What is the proper way to construct CartesianIndices from CartesianIndex in Julia 1.0?

It is recommended to use unit ranges to construct CartesianIndices, but isn’t it better to use CartesianIndex all the way down? Transforming to UnitRange make the code not quite clean.

julia> c1 = CartesianIndex((2,2))                                                                     
CartesianIndex(2, 2)                                                                                                                                                         
julia> c2 = CartesianIndex((4,5))                                                                     
CartesianIndex(4, 5)                                                                                  
julia> CartesianIndices(c1,c2)                                                                        
┌ Warning: the internal representation of CartesianIndices has changed, use `CartesianIndices((2:4, 2:
5))` (or other more appropriate AbstractUnitRange type) instead.                                      
│   caller = top-level scope at none:0                                                                
└ @ Core none:0                                                                                       
3×4 CartesianIndices{2,Tuple{UnitRange{Int64},UnitRange{Int64}}}:                                     
 CartesianIndex(2, 2)  CartesianIndex(2, 3)  CartesianIndex(2, 4)  CartesianIndex(2, 5)               
 CartesianIndex(3, 2)  CartesianIndex(3, 3)  CartesianIndex(3, 4)  CartesianIndex(3, 5)               
 CartesianIndex(4, 2)  CartesianIndex(4, 3)  CartesianIndex(4, 4)  CartesianIndex(4, 5)               

isn’t it better to use CartesianIndex all the way down? Transforming to UnitRange make the code not quite clean.

Some things turn out to be easier with the range representation, and because ranges are sometimes used to encode the array type for unconventional indexing the new representation is the only truly correct approach because it allows you to preserve the type of ranges.

However, the lack of a good default for construction from CartesianIndex is an oversight that should be corrected (hopefully in julia 1.1, see https://github.com/JuliaLang/julia/pull/29440). (See also PSA: replacement of ind2sub/sub2ind in Julia 0.7+). In the meantime I use this:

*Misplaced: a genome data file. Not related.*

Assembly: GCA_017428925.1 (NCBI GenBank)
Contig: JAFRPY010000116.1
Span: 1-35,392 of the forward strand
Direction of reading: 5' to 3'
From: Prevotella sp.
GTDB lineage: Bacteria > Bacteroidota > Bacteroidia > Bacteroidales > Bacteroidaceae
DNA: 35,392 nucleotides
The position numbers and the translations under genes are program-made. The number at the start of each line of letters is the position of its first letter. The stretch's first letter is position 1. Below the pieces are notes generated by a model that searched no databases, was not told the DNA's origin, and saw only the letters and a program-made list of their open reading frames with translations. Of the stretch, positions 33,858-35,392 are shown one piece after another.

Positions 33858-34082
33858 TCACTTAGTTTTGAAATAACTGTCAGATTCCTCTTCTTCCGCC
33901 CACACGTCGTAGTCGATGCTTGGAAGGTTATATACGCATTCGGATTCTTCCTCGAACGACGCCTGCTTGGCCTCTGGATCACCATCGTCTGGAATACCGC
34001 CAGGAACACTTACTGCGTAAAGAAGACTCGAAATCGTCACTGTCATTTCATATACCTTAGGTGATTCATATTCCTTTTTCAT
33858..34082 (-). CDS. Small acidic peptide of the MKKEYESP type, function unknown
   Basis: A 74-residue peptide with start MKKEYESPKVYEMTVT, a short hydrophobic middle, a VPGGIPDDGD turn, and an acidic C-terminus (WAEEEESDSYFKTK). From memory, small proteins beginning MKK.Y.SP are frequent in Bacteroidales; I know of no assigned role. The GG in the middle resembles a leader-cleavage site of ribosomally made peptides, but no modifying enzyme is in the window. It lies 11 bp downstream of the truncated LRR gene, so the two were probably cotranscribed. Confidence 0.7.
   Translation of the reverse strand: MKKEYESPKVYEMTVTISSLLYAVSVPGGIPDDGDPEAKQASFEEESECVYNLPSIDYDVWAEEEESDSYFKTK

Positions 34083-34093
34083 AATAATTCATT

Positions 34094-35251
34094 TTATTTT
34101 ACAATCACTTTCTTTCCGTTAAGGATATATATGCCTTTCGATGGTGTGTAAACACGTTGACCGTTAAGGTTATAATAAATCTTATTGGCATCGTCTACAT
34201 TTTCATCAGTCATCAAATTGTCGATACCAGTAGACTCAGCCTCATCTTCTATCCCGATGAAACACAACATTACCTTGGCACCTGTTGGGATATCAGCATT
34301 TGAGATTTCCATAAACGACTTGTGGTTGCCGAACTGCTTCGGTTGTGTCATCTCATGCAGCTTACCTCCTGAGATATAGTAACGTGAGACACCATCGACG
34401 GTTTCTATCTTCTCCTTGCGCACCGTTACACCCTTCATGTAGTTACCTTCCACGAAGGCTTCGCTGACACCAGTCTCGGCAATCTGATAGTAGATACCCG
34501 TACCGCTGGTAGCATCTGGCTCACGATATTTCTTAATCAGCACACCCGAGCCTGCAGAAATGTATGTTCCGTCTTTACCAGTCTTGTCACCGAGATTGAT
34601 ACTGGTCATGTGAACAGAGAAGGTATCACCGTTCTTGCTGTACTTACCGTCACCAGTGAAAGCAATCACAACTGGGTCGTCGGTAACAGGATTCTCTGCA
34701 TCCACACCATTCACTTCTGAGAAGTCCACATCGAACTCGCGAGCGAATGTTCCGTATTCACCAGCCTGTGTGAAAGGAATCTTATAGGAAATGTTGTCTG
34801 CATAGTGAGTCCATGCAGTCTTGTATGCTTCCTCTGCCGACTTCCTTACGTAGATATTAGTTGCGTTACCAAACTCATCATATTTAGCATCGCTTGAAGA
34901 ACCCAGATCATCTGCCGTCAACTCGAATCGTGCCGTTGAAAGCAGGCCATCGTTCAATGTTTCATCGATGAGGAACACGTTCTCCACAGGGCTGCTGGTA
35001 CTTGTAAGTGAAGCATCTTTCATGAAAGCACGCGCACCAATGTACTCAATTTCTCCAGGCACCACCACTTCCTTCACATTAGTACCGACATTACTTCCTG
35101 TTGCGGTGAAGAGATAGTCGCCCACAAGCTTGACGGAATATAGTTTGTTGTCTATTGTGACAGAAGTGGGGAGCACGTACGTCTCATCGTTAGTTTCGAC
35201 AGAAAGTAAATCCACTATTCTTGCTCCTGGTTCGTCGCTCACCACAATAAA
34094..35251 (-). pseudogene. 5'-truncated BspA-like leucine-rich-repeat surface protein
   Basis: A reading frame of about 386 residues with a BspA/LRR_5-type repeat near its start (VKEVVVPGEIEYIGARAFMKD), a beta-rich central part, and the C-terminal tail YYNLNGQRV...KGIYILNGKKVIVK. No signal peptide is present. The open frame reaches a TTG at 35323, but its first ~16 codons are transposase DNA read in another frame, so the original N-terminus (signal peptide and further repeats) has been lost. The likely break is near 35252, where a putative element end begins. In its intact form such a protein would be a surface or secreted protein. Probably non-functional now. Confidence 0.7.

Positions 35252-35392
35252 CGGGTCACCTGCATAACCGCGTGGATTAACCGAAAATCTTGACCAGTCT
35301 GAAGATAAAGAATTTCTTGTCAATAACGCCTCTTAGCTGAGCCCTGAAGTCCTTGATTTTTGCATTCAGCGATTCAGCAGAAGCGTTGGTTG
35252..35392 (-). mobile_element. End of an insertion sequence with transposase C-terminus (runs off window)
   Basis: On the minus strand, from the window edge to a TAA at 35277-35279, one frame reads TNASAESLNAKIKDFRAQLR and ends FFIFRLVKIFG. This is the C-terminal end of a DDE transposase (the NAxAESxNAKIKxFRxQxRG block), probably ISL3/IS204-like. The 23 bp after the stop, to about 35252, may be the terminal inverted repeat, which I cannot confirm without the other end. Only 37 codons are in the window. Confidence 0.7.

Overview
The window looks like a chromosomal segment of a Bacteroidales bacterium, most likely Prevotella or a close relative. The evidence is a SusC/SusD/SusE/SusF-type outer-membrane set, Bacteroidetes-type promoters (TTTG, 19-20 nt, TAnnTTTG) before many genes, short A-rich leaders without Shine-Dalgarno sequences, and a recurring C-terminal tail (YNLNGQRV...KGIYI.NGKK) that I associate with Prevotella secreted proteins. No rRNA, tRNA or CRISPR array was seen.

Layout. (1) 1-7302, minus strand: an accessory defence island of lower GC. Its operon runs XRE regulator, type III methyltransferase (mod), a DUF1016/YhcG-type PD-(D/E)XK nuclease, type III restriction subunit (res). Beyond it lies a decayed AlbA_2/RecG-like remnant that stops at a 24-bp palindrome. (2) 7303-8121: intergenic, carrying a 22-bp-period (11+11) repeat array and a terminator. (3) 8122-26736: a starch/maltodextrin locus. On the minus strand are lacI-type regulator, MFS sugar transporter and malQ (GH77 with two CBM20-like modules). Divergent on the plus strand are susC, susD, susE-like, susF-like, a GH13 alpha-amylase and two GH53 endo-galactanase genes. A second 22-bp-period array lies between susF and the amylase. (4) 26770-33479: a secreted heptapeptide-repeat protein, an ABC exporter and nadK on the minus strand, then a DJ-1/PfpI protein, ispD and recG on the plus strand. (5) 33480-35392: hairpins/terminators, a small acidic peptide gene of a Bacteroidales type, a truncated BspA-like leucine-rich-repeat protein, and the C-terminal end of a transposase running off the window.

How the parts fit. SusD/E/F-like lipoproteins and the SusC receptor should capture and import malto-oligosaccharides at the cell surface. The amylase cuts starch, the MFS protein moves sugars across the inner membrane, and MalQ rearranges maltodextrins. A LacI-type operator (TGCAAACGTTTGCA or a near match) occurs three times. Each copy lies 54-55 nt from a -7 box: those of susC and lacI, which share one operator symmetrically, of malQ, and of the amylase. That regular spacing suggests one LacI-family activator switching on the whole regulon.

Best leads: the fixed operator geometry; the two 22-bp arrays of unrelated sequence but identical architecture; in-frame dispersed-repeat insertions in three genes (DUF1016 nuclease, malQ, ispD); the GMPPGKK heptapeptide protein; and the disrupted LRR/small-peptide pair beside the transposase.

_colon(I::CartesianIndex{N}, J::CartesianIndex{N}) where N =
    CartesianIndices(map((i,j) -> i:j, Tuple(I), Tuple(J)))
1 Like

thanks for the explanation.
The transformation to Tuple has a little bit overhead and is unnecessary?

There’s no overhead: Tuple(I) just returns I.I (which is already a tuple):

julia> I = CartesianIndex(2,3)
CartesianIndex(2, 3)

julia> @code_lowered Tuple(I)
95 1 ─ %1 = (Base.getproperty)(index, :I)                                                                                                                                                                                                                                  │   
   └──      return %1                                                                                                                                                                                                                                                      │   

In general we discourage direct field access when there’s a functional form that makes perfect sense, but either is fine.

and is unnecessary

Actually, it is necessary because CartesianIndex is deliberately not iterable. The original motivation for keeping them non-iterable was a performance problem due to limitations in inference (e.g., https://github.com/JuliaLang/julia/pull/23719), but even if we fix that @mbauman has correctly pointed out that expressions like getindex.((A,), CartesianIndex((1,2)), [3,4,5]) would break if we made them iterable. So I think they’re going to stay non-iterable, and hence you need to convert them into tuples for use in map.

thanks, I see you created a PR.